Some models I never wear. But my motto is “rock ’em, don’t stock ’em”. I believe shoes are meant to be worn, and as long as you take good care of them, it’s okay. We have also collaborated with Sneakersnstuff, which is a very trendy store in Stockholm. Those guys have branched out big time now, into London and Berlin. Another one with Concepts, from Cambridge, Massachusetts (they have stores in New York and Dubai). Also with Footpatrol, which is one of London’s premier sneaker stores.

Who makes these connections happen?
Mostly our Global Lifestyle Manager. My boss, basically.

I understand that the current owner is Italian?
Mr Franco Arese, yes. He’s a cool guy. He was a professional Track & Field athlete himself, and he won his 1500-meter European Gold medal in 1971 in Helsinki. He used to train in the summer with the Finnish top athletes, so he has a very special place in his heart for Finland and Karhu.

Let’s talk about collecting sneakers. When did the sneaker transmute from shoe into valuable piece of art?
The sneaker game! Being conscious of your shoes, or “if you have cool-looking shoes you will be noticed.” It probably started at the end of the 70s in NY, with the Converse basketball shoes. But it really took off -and collecting became a thing- with the release, in 1984, of the Nike Air Jordans. So it’s closely related to basketball and hip-hop. Everybody has their own opinion about this, this is just my interpretation, but it became a global phenomenon about ten years ago, with people investing in shoes. Today, some models are sold for 10.000 u$s, which is not a bad deal.

I myself have been collecting since I was sixteen. Everybody has their own favorite brand. I used to be a Nike collector, but then I started branching out, picking particular models from special brands, which is all part of the game: you want to be unique, you want to stand out. Some old OGs out there have pairs from the seventies, never used (which is known as “dead-stock”).

How many pairs do you own?
Right now, between 70 and 75 pairs. I had a minor economic crisis at home a couple of months ago, so I had to sell around 15 pairs. They were not terribly important, I have pairs with big sentimental value for me, like the first ones I bought with my own money (a pair of Nike Dunk High). Then some Jordans that I have always wanted since I got into the game, and I finally got for a good price.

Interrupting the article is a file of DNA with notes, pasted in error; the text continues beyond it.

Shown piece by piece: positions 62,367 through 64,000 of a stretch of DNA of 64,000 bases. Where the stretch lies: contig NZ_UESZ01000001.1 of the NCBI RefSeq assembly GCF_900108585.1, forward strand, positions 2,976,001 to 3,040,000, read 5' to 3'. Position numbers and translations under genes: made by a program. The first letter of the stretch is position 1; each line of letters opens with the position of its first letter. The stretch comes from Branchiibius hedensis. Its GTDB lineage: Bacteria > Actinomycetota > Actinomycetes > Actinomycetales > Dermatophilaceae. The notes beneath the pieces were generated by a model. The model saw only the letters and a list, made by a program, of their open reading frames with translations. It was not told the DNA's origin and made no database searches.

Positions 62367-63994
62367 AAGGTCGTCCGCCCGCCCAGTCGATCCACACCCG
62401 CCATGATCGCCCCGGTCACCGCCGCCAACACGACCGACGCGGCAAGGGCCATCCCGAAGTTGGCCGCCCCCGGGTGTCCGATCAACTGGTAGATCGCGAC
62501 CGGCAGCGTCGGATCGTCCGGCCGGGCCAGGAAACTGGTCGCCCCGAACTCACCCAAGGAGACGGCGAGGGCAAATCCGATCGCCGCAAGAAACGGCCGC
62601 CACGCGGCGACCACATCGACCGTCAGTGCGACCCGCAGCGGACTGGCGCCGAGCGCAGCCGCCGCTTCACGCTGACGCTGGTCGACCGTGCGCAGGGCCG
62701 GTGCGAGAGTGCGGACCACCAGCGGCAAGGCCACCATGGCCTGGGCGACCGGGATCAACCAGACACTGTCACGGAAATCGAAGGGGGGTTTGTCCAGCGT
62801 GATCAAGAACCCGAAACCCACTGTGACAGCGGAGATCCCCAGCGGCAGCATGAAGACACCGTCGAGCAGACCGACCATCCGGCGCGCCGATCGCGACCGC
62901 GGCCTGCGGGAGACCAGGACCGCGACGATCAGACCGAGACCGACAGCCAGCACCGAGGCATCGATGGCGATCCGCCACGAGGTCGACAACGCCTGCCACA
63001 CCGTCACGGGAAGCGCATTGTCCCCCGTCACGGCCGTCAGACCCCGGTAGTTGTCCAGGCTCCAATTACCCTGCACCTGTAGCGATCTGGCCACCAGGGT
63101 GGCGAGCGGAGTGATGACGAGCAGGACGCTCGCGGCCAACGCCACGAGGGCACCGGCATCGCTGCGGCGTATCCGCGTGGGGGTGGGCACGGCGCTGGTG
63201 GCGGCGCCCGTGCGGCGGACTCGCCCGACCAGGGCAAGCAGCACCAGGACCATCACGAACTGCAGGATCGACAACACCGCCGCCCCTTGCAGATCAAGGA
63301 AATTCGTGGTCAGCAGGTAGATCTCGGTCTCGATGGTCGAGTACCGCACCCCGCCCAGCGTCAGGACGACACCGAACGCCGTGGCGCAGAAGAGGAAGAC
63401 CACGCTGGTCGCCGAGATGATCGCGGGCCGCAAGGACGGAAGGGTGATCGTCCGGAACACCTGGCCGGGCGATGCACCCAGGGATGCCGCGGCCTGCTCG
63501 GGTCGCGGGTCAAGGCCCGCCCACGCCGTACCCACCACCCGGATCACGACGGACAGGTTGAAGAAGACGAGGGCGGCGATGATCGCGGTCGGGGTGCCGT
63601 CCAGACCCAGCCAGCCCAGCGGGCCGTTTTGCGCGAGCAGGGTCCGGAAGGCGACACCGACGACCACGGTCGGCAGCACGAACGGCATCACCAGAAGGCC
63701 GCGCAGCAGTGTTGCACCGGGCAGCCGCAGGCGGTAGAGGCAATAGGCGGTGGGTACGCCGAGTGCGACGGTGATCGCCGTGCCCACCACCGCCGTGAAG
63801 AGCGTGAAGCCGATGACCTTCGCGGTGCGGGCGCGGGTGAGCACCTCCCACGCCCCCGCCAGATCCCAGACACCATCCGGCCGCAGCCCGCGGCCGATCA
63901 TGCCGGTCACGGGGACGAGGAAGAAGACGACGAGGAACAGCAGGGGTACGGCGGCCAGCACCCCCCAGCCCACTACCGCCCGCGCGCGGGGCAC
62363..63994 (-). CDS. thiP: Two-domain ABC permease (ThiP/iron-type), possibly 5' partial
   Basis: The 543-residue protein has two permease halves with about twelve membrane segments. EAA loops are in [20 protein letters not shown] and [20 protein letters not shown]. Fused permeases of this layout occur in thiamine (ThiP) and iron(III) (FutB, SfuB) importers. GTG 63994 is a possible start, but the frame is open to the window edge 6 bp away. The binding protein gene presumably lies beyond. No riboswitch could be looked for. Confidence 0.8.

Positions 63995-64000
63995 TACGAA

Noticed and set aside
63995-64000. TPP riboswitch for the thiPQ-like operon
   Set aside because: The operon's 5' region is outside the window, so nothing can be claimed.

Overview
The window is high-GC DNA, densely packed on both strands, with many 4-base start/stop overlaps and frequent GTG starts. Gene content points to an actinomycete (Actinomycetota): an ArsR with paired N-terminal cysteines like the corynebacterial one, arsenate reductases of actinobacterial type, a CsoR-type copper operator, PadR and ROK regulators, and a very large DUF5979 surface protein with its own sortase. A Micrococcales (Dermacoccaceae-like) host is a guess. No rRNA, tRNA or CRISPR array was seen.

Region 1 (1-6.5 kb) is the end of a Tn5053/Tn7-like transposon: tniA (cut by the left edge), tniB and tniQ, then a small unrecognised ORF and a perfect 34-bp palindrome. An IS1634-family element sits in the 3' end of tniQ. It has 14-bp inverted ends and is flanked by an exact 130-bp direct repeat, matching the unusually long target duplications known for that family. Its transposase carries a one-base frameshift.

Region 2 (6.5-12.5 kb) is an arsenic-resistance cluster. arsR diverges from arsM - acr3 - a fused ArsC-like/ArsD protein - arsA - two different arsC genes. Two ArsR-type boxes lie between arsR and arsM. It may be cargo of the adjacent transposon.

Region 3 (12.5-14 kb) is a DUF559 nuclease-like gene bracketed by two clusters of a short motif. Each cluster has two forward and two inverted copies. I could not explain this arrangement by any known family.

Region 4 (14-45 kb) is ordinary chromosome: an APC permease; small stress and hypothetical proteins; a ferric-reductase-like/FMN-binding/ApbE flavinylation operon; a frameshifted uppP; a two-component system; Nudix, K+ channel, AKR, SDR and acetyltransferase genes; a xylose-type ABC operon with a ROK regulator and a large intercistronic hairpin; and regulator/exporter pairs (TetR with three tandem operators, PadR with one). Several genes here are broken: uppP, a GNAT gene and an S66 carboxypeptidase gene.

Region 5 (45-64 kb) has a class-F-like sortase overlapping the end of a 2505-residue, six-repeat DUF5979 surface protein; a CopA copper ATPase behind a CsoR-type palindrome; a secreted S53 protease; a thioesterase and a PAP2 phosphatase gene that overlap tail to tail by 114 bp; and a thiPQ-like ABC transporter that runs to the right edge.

Do you trade them online?
I try to do as little as possible online. I do research and then go on trips to try to find the best stores. Be there when there’s a big release, maybe if I go to Stockholm or Berlin. If I can’t go in person I ask some friend to get it for me. And some things you have to buy online, there’s no other way.

Where do you keep all those shoes?
I have a sneaker wall at home. Two bookshelves that don’t carry books, they carry shoes, so I can show them to my friends when they come over. Right now it’s a mess, shoes and shoeboxes everywhere, ’cause I haven’t cleaned up after I sold the last pairs!

Back to Karhu management. Was it a conscious decision for Karhu to get into the sneaker game?
I don’t know for sure, but I’m guessing yeah. I mean, if you want to be in the the shoe business, the sneaker game is now a big part of the market. So you have to.

Where are the shoes made, physically?
In Asia, but we are considering some production in Europe in the near future.

Where are you going with this?
Up. Through 2017 there’s some big projects coming, but I can’t talk about it. (laughs) Cool kids, hipsters, fashion influencers and important people are starting to catch up with the brand. It’s lots of fun and I’m gonna do my best to keep it that way!


The Karhu Store website is here, but better to touch the goods with your own hands at Lasipalatsi, Mannerheimintie 22-24.